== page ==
Holy Saturday / Easter Vigil Date: Saturday, April 3, 2010 Holy Saturday




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Holy Saturday / Easter Vigil

Date:   Saturday, April 3, 2010

 

Holy Saturday

 

On Holy Saturday the Church is as it were at the Lord’s tomb, meditating on His passion and death and on His descent into Hell, and awaiting His resurrection with prayer and fasting.



 

On this day the Church abstains strictly from the celebration of the Sacrifice of the Mass. Holy Communion may be given only in the form of Viaticum.

          Holy Saturday Night – The Easter Vigil

According to a most ancient tradition, this night is “one of vigil for the Lord,” and the Vigil celebrated during it, to commemorate that holy night when the Lord rose from the dead, is regarded as the “Mother of all Holy Vigils.” For in that night the Church keeps vigil, waiting for the Resurrection of the Lord and celebrates the Sacraments of Christian Initiation.

“The entire celebration of the Easter Vigil takes place at night. It should not begin before nightfall; it should end before daybreak on Sunday.” This rule is to be taken according to its strictest sense.

The Passover Vigil, in which the Hebrews kept watch for the Lord’s Passover which was to free them from slavery to Pharaoh, was an annual commemoration. It prefigured the true Pasch of Christ that was to come, the night that is of true liberation, in which “destroying the bonds of death, Christ rose as victor from the depths.”

From the very outset the Church has celebrated that annual Pasch, which is the Solemnity of Solemnities, above all by means of a night vigil. For the Resurrection of Christ is the foundation of our faith and hope, and through Baptism and Confirmation we are inserted into the Paschal Mystery of Christ, dying, buried and raised with Him, and with Him we shall also reign. The full meaning of this Vigil is a waiting for the coming of the Lord.

The Order of the Easter Vigil:

First Part:         Service of Light and Easter Proclamation

Second Part:    Liturgy of the Word. Holy Church meditates on the
                          wonderful works which the Lord God wrought for His people from the earliest times.

Third Part:         New members reborn in Baptism

Fourth Part:      The Church is called to the table prepared by the Lord for His    
                         Church, the commemoration of His death and resurrection
                         until He comes in glory.

73. On Holy Saturday the Church is as it were at the Lord's tomb, meditating on his passion and death, and on his descent into hell, (75) and awaiting his resurrection with prayer and fasting. It is highly recommended that on this day the Office of Readings . and Morning Prayer be celebrated with the participation of the people (cf. n. 40). (76) Where this cannot be done, there should be some celebration of the Word of God, or some act of devotion suited to the mystery celebrated on this day.

74. The image of Christ crucified or lying in the tomb, or the descent into hell, which mystery Holy Saturday recalls, as also an image of the Sorrowful Virgin Mary can be placed in the church for the veneration of the faithful.

75. On this day the Church abstains strictly from the celebration of the Sacrifice of the Mass. (77) Holy Communion may be given only in the form of Viaticum. The celebration of marriages is forbidden, as also the celebration of other sacraments, except those of Penance and the Anointing of the Sick.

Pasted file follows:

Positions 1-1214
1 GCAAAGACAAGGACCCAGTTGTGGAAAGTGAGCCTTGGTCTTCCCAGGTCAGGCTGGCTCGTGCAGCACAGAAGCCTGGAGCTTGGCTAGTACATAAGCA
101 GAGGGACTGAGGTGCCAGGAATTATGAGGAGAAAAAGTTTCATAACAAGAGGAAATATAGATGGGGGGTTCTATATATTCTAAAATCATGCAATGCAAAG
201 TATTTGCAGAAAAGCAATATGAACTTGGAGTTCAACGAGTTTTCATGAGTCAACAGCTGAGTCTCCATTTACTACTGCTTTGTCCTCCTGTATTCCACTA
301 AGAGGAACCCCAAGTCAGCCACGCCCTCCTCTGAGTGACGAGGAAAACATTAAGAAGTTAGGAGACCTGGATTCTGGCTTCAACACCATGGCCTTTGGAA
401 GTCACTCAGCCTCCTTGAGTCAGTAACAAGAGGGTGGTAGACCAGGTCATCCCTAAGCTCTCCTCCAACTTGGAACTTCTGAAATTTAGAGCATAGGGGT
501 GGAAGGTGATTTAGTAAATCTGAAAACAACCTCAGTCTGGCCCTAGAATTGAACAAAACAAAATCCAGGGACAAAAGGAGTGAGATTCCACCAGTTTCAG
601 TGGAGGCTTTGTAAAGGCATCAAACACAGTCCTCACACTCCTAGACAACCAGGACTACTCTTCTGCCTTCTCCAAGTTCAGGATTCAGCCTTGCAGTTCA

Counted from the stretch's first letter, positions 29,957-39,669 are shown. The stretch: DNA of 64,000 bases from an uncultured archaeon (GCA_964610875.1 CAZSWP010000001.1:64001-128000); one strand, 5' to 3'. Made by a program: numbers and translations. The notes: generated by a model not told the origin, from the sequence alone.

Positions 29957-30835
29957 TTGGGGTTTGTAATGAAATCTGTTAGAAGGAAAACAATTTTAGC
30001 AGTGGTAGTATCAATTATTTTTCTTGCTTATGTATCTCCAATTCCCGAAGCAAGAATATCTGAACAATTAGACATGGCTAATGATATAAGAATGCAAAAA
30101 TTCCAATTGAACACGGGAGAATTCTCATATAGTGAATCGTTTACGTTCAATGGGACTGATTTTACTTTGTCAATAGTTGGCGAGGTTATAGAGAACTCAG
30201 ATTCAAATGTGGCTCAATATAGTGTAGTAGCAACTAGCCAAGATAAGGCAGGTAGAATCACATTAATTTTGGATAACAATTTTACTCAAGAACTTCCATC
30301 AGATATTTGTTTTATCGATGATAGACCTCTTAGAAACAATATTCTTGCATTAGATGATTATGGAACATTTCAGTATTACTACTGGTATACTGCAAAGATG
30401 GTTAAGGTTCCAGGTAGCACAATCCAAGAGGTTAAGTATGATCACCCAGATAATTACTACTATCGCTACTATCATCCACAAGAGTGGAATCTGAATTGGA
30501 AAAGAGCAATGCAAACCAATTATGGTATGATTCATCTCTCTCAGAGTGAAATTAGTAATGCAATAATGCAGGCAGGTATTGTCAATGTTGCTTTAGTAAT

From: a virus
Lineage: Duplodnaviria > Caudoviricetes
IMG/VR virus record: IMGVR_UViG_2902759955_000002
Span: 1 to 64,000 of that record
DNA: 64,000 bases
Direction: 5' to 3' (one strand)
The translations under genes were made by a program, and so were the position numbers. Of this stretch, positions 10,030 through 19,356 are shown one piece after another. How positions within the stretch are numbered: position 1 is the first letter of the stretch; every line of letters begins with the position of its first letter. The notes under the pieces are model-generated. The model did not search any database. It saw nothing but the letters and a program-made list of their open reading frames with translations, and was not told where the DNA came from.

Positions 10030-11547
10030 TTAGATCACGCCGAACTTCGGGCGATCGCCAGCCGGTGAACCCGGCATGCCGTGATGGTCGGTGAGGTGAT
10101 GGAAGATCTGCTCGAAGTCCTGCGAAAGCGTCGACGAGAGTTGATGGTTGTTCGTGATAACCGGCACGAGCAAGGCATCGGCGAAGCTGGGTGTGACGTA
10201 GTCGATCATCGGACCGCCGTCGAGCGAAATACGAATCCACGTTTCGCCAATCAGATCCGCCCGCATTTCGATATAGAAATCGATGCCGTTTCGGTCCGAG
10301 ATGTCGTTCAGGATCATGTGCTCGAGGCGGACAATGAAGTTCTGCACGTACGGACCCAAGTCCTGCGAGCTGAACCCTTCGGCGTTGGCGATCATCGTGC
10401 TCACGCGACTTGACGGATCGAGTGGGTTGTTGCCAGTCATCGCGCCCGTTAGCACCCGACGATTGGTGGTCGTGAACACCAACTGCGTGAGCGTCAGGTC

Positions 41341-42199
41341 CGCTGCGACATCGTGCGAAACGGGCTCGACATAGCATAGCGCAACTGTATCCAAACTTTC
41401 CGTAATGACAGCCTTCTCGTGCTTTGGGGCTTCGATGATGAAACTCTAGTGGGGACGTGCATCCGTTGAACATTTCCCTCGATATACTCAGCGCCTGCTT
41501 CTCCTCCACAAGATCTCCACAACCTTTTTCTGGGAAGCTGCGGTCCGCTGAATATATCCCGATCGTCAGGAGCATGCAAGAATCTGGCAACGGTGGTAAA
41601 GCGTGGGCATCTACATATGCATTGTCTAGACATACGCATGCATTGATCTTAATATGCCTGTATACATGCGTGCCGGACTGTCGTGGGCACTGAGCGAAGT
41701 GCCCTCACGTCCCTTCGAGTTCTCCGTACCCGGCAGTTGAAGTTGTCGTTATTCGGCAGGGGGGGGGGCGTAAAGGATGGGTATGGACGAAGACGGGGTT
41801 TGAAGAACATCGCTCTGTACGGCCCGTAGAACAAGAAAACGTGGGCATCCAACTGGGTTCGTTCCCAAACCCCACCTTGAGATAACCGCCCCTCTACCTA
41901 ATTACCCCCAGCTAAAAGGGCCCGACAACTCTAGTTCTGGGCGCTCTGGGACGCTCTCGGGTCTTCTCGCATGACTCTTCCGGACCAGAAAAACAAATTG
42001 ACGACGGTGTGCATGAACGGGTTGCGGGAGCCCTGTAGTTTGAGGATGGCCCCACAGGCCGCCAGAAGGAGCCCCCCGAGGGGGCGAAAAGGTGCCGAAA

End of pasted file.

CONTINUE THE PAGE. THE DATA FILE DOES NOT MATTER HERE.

76. The faithful are to be instructed on the special character of Holy Saturday. (78) Festive customs and traditions associated with this day on account of the former practice of anticipating the celebration of Easter on Holy Saturday should be reserved for Easter night and the day that follows.

77. According to a most ancient tradition, this night is "one of vigil for the Lord", (79) and the Vigil celebrated during it, to commemorate that holy night when the Lord rose from the dead, is regarded as the "mother of all holy vigils". (80) For in that night the Church keeps vigil, waiting for the resurrection of the Lord, and celebrates the sacraments of Christian initiation. (81)



1. The meaning of the nocturnal character of the Easter Vigil

78. "The entire celebration of the Easter Vigil takes place at night. It should not begin before nightfall; it should end before daybreak on Sunday". (82) This rule is to be taken according to its strictest sense. Reprehensible are those abuses and practices which have crept in in many places in violation of this ruling, whereby the Easter Vigil is celebrated at the time of day that it is customary to celebrate anticipated Sunday Masses. (83)

Those reasons which have been advanced in some quarters for the anticipation of the Easter Vigil, such as lack of public order, are not put forward in connection with Christmas night, nor other gatherings of various kinds.

79. The Passover Vigil, in which the Hebrews kept watch for the Lord's passover which was to free them from slavery to Pharaoh, was an annual commemoration. It prefigured the true Pasch of Christ that was to come, the night that is of true liberation, in which "destroying the bonds of death, Christ rose as victor from the depths". (84)

80. From the very outset the Church has celebrated that annual Pasch, which is the solemnity of solemnities, above all by means of a night vigil. For the resurrection of Christ is the foundation of our faith and hope, and through Baptism and Confirmation we are inserted into the paschal mystery of Christ, dying, buried, and raised with him, and with him we shall also reign. (85)

The full meaning of this Vigil is a waiting for the coming of the Lord. (86)



2. The structure of the Easter Vigil and the significance of its different elements and parts